Synopsis: A tough cop is given his most difficult assignment: masquerade as a kindergarten teacher in order to find the wife and child of a drug dealer.
Stars: Arnold Schwarzenegger, Penelope Ann Miller, Pamela Reed, Linda Hunt, Carroll Baker, Richard Tyson
Director: Ivan Reitman
Running Length: 111 minutes
TMMM Score: (7/10)
Review: There are some movies from childhood that just can’t hold up as they grow older. I can think of numerous films from my youth that I was rabid over but when I revisit them know I squirm with embarrassment when I think how into them I used to be. So when Kindergarten Cop came up on a cable guide I scheduled it to record with some trepidation. After all, here was a film I vividly remember seeing in the theater (Yorktown 3), renting, (Mr. Movies) and owning a tattered VHS copy of. Having long since jettisoned most of my VHS films I figured it was time to take a trip down memory lane.
Surprisingly, I found myself enjoying Kindergarten Cop a lot more as an adult than I did as a ten-year-old. Yeah, its plot is filled with holes the size of craters and it has about six endings but what it has going for it is a winning charm and some squeaky clean fun that movies today just can duplicate. Even more, the film was a high water mark for Schwarzenegger. It wasn’t his first foray into comedy (that would be 1988’s Twins) nor would it be his last (although Junior and Jingle All The Way are probably best forgotten) but Schwarzenegger ably handles the comedy and kids with equal measure. He knows how to play it straight and let the script speak for itself.
Doing some research for this review, it’s interesting to note that Schwarzenegger wasn’t the first choice for the detective that goes undercover as a kindergarten teacher to weed out the child of a drug dealer awaiting trial. From the sound of it, Schwarzenegger was actually the fourth choice. Bill Murray, Patrick Swayze, and Danny DeVito were first offered the role but turned it down. I can’t really see Murrary or DeVito playing this gruff tough-guy role but Swayze would have been a nice fit too but in a totally different way..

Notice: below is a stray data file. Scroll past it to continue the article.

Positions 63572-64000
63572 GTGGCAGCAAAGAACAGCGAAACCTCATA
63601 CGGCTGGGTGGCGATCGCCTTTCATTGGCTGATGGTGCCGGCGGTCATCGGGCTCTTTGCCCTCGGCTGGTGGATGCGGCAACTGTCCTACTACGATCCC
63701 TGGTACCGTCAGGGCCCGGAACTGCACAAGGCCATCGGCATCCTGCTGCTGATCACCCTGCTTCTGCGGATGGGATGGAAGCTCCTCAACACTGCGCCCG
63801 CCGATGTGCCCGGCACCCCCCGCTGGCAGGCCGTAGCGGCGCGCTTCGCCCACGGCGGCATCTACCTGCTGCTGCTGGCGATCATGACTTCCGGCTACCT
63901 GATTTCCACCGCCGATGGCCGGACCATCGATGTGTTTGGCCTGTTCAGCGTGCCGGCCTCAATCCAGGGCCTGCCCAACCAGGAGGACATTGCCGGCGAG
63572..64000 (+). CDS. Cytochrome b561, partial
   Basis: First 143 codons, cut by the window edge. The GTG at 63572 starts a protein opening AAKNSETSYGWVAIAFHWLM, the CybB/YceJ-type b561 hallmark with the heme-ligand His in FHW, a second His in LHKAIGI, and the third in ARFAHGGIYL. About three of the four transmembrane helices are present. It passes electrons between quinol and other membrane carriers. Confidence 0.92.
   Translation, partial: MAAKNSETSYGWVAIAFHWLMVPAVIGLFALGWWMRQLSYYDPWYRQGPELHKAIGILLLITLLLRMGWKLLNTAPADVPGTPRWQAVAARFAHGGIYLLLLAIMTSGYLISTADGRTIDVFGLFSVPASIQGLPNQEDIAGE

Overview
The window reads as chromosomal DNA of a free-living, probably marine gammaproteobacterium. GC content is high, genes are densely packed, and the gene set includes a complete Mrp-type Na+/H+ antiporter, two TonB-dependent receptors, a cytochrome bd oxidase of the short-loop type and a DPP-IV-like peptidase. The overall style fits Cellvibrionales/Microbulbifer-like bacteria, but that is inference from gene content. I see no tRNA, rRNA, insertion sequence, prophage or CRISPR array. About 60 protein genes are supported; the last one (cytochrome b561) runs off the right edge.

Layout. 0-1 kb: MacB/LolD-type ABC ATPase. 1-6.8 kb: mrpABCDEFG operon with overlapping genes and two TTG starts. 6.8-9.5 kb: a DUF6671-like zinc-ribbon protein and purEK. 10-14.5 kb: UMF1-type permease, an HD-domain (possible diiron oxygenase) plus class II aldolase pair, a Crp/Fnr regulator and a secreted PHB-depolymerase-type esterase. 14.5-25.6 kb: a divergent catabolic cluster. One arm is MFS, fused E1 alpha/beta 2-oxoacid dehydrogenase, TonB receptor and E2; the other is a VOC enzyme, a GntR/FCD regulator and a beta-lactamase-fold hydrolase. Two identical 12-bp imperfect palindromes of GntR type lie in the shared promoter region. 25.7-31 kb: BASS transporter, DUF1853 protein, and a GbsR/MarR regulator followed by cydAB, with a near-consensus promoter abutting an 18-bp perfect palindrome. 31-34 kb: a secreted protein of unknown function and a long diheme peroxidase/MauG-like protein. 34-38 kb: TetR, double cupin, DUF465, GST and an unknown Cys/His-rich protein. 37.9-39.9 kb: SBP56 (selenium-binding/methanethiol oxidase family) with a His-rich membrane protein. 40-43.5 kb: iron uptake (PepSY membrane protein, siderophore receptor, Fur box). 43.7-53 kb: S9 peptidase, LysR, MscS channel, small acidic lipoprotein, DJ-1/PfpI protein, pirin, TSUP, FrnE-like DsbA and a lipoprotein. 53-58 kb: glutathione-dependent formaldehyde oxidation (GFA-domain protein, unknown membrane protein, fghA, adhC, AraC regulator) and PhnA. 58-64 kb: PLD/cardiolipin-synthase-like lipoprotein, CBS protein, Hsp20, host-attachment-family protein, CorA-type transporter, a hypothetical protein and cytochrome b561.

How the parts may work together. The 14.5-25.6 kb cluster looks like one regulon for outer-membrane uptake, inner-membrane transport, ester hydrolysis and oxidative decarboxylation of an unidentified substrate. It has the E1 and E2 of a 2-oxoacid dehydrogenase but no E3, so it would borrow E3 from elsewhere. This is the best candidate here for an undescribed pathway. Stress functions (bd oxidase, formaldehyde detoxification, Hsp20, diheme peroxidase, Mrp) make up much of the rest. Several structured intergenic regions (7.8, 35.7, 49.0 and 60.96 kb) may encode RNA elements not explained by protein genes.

As it stands, Schwarzenegger is a solid choice and parlays his action hero image well to make the character not merely a sight gag as he is swarmed by little ones on his first day of work. I’m sure the role was more tailored for him when he came on board and that makes the film work better at the end of the day. Having worked together on Twins, Schwarzenegger and director Reitman continue their collaboration here with Reitman knowing enough to keep the movie going at a nice clip.
Supporting players Hunt and Miller make the best impressions as, respectively, the principal and a teacher in the school where Schwarzenegger goes undercover. Oscar winner Hunt has always been an interesting face to watch and her scenes with Schwarzenegger can be a real hoot. Miller has an Elisabeth Shue glow about her for much of the movie, making it easy to see why she catches Schwarzenegger’s eye. Reed has some nice moments as Schwarzenegger’s food obsessed partner and Cathy Moriarty is wisely cast but soon forgotten as a mother who may be Schwarzenegger’s target. The baddies too are ably played by Baker as a Ma Barker-esque dragon lady who looks out for her drug/killer son (Tyson).
Kindergarten Cop received a lot of flack when it first came out because, though rated PG-13, many parents took their children to it expecting a family friendly film. Unfortunately, they should have paid attention to the rating as the film has some fairly violent scenes with guns, dead bodies, and just general kids-in-danger moments. You can’t totally fault the film for parents not heeding the warnings of the rating system but perhaps Reitman would have edited the film differently if he looked at it now.
I was relieved that Kindergarten Cop avoided the clunky growing pains than many of its peers have suffered throughout the years. It was made at a time when comedies had a nice sheen to them and it creates a bit of a timeless look to the film without dating it horribly. At nearly two hours, the film didn’t have a lot of drag to it thanks to Reitman’s good timing and Schwarzenegger’s welcome comedic performance. If it’s been a while since you’ve been to kindergarten, consider having a watch of this one and reclaim a bit of your youth.